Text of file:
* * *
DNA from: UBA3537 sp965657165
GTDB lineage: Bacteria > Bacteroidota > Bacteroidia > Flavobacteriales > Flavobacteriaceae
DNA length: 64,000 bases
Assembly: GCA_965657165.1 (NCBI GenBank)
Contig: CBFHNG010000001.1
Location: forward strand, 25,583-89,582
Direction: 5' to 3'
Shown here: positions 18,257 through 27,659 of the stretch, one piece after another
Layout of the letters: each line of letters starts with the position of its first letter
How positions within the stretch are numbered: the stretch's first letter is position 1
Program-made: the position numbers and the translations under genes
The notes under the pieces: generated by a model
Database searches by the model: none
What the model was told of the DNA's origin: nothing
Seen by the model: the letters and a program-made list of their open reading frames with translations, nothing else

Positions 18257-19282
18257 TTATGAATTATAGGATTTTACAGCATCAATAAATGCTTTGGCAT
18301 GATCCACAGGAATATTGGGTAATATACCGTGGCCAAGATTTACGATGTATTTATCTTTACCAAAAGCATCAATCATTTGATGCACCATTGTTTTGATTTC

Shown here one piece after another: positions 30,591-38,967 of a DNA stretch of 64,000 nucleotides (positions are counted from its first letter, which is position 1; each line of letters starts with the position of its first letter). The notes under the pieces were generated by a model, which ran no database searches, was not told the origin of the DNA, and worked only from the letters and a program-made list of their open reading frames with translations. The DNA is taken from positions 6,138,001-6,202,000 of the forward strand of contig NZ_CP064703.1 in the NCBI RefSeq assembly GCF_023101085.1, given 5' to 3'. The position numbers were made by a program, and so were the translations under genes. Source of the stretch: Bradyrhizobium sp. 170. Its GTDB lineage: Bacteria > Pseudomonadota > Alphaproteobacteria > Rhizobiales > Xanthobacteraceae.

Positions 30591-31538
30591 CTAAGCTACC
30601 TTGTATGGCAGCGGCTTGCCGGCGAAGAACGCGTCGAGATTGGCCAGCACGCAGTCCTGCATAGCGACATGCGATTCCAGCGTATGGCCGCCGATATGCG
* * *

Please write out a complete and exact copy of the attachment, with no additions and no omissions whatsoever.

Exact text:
DNA from: UBA3537 sp965657165
GTDB lineage: Bacteria > Bacteroidota > Bacteroidia > Flavobacteriales > Flavobacteriaceae
DNA length: 64,000 bases
Assembly: GCA_965657165.1 (NCBI GenBank)
Contig: CBFHNG010000001.1
Location: forward strand, 25,583-89,582
Direction: 5' to 3'
Shown here: positions 18,257 through 27,659 of the stretch, one piece after another
Layout of the letters: each line of letters starts with the position of its first letter
How positions within the stretch are numbered: the stretch's first letter is position 1
Program-made: the position numbers and the translations under genes
The notes under the pieces: generated by a model
Database searches by the model: none
What the model was told of the DNA's origin: nothing
Seen by the model: the letters and a program-made list of their open reading frames with translations, nothing else

Positions 18257-19282
18257 TTATGAATTATAGGATTTTACAGCATCAATAAATGCTTTGGCAT
18301 GATCCACAGGAATATTGGGTAATATACCGTGGCCAAGATTTACGATGTATTTATCTTTACCAAAAGCATCAATCATTTGATGCACCATTGTTTTGATTTC

Shown here one piece after another: positions 30,591-38,967 of a DNA stretch of 64,000 nucleotides (positions are counted from its first letter, which is position 1; each line of letters starts with the position of its first letter). The notes under the pieces were generated by a model, which ran no database searches, was not told the origin of the DNA, and worked only from the letters and a program-made list of their open reading frames with translations. The DNA is taken from positions 6,138,001-6,202,000 of the forward strand of contig NZ_CP064703.1 in the NCBI RefSeq assembly GCF_023101085.1, given 5' to 3'. The position numbers were made by a program, and so were the translations under genes. Source of the stretch: Bradyrhizobium sp. 170. Its GTDB lineage: Bacteria > Pseudomonadota > Alphaproteobacteria > Rhizobiales > Xanthobacteraceae.

Positions 30591-31538
30591 CTAAGCTACC
30601 TTGTATGGCAGCGGCTTGCCGGCGAAGAACGCGTCGAGATTGGCCAGCACGCAGTCCTGCATAGCGACATGCGATTCCAGCGTATGGCCGCCGATATGCG